Joe Hempel wasn’t taking any chances. A retired firefighter, the 58-year-old knows protective gear and how to minimize environmental risks.
So before launching into the morning’s to-do list, Hempel carefully pulled on a pair of black rubber gloves and set to work.
In the age of coronavirus, a man (or woman) can’t be too careful.
“These?” he said, holding his hands up in response to a question — posed from a safe distance — about precautionary measures. “I’m doing the sewage. ... I’d be wearing these anyway.”
The sewage he was referring to was running through a hose attached to his 35-foot RV in the campground at Tanglewood Park — his home.
Behind the numbers
Tanglewood reopened its campground to RV’ers a few years back during a large-scale overhaul.
A little low-level grumbling by nickel-biters about spending money — some might call it an investment in public facilities — was shouted down by cooler heads that realized such a venture might at least pay for itself. Or perhaps even turn a little profit.
And the numbers, such as there are, bear that out.
In 2019, from the opening of the season in March through closing in December, RV’ers booked 8,324 nights in the campground. At $38 per night, that adds up to $316,312.
Not too shabby.
Behind the numbers, though, exists a small, friendly and closely knit community of kindred spirits bound by a love of adventure, the open road and experiencing the country one mile and one park at a time.
For the Hempels, in a normal year, that means driving 200-250 miles per trip and setting up shop in campgrounds like Tanglewood, which are equipped with electric and yes, sewer, hookups.
(This is the point to let loose with your best Randy Quaid/Cousin Eddie imitation from the cinematic classic “Christmas Vacation.” Go ahead. We’ll wait.)
Joe Hempel, an outgoing, amiable sort from southern Ohio, and his wife, Michelle, took immediately to the lifestyle as soon as he was able to retire from the Colerain Fire Department.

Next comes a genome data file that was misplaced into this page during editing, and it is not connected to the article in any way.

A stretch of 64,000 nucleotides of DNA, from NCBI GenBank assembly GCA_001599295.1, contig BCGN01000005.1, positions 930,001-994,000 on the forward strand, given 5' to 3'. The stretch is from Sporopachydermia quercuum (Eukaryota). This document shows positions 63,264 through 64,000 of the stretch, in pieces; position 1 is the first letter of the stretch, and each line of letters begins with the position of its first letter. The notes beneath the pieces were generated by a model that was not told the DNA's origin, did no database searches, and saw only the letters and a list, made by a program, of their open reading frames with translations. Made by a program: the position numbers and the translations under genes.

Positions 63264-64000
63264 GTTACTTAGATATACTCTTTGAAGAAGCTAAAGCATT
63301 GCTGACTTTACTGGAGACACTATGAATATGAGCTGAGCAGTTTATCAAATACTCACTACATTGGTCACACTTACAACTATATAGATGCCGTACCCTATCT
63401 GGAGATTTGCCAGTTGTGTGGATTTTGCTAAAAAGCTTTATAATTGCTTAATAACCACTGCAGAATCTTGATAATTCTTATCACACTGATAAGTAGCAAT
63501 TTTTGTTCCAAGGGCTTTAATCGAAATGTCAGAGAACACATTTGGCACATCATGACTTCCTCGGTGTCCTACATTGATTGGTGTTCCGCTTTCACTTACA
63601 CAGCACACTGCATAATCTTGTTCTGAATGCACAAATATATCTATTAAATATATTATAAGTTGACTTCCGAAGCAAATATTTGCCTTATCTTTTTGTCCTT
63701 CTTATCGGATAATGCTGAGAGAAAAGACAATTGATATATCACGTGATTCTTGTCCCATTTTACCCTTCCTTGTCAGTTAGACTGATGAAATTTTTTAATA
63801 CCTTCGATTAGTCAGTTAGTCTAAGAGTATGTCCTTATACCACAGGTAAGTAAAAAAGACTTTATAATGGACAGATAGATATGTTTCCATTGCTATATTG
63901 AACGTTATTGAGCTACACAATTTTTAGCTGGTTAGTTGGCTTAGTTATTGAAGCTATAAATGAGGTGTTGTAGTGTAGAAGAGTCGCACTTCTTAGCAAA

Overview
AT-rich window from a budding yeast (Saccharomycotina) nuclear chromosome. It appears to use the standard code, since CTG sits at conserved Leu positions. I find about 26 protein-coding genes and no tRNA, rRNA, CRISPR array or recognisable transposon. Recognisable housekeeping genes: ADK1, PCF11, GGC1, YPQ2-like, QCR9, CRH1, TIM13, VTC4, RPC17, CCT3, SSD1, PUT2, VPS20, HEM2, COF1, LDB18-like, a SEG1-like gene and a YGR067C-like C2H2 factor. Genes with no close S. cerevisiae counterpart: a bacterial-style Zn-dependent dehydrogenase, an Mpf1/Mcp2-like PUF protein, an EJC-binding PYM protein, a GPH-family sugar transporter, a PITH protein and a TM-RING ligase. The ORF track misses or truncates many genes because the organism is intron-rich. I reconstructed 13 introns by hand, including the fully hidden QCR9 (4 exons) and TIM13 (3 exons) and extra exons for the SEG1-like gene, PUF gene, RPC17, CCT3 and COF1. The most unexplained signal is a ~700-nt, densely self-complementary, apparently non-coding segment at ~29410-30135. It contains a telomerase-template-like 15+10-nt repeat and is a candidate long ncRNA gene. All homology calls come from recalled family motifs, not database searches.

“Two years ago,” he said. “This was the dream.”
The Hempels sold their house in Colerain — it’s near Cincinnati; Go Bengals — and bought the 35-foot RV, aptly named Solitude. They pull it with a Ford F-350 pickup and follow a schedule entirely of their own making.
In 2019, their first year on the road, they managed 29 states in 11 months moving roughly once a week. To maintain a semblance of a home base, they keep a winter spot in Oriental on the North Carolina coast.
This year, they’d just set out for a dream 2020. The plans included an extended visit with one daughter, an active duty U.S. Navy sailor based in Washington state, and a once-in-a-lifetime Alaska cruise.
Then the coronavirus crashed the party.
Abrupt change in plans
Everyone’s lives — yours, mine and theirs — were thrown into a scrambled state of flux.
The Hempels had just settled into stop No. 1 in Asheville in early March when plans changed abruptly.
“We started hearing that (campgrounds) in Texas, Las Vegas and other places were shutting down,” Joe Hempel said.
Put another way, RV’ers were looking at stay-at-home recommendations and, in some cases, orders. And for those who lack brick-and-mortar fixed addresses, that presents a conundrum.
“Three counties we have to drive through have lockdowns,” Hempel said. “Will we get pulled over?”
As of 5 p.m. Friday, that list includes Winston-Salem and Forsyth County, as well as many counties along the Interstate 40 corridor. The rest of the state follows on Monday.
It’s unlikely they would get pulled over — cops have more sense than that — but being in an RV makes the Hempels uneasy. Not nervous per se, but a little unsettled.
“What we don’t want is for people to see us driving down the road and thinking ‘Look at those people, out on vacation having a good time. They don’t give a damn about anybody else,’” Joe Hempel said.
“They don’t understand,” Michelle Hempel added. “This is our home. We’re trying to do the right thing.”
For now, that includes following the same rules as everybody else.
They’re headed back to their home base in Oriental, washing their hands frequently, avoiding crowds and practicing good physical distancing.
“Spaces (in campgrounds) are wide enough for social distancing and self isolation,” Joe Hempel said. “But you can see people and still talk to them.”
The Hempels, like the rest of us, aren’t immune from the fallout caused by a pandemic. The daughter serving in the Navy is under orders not to move; another daughter just lost both her jobs.
Still, they’re blessed by the gift of perspective. Joe has his pension, and they have their health, a solid plan for their future and their gleaming home on wheels.
“We’re lucky and we know it,” Michelle Hempel said. “We understand that a lot of people are far worse off. We’re doing OK.”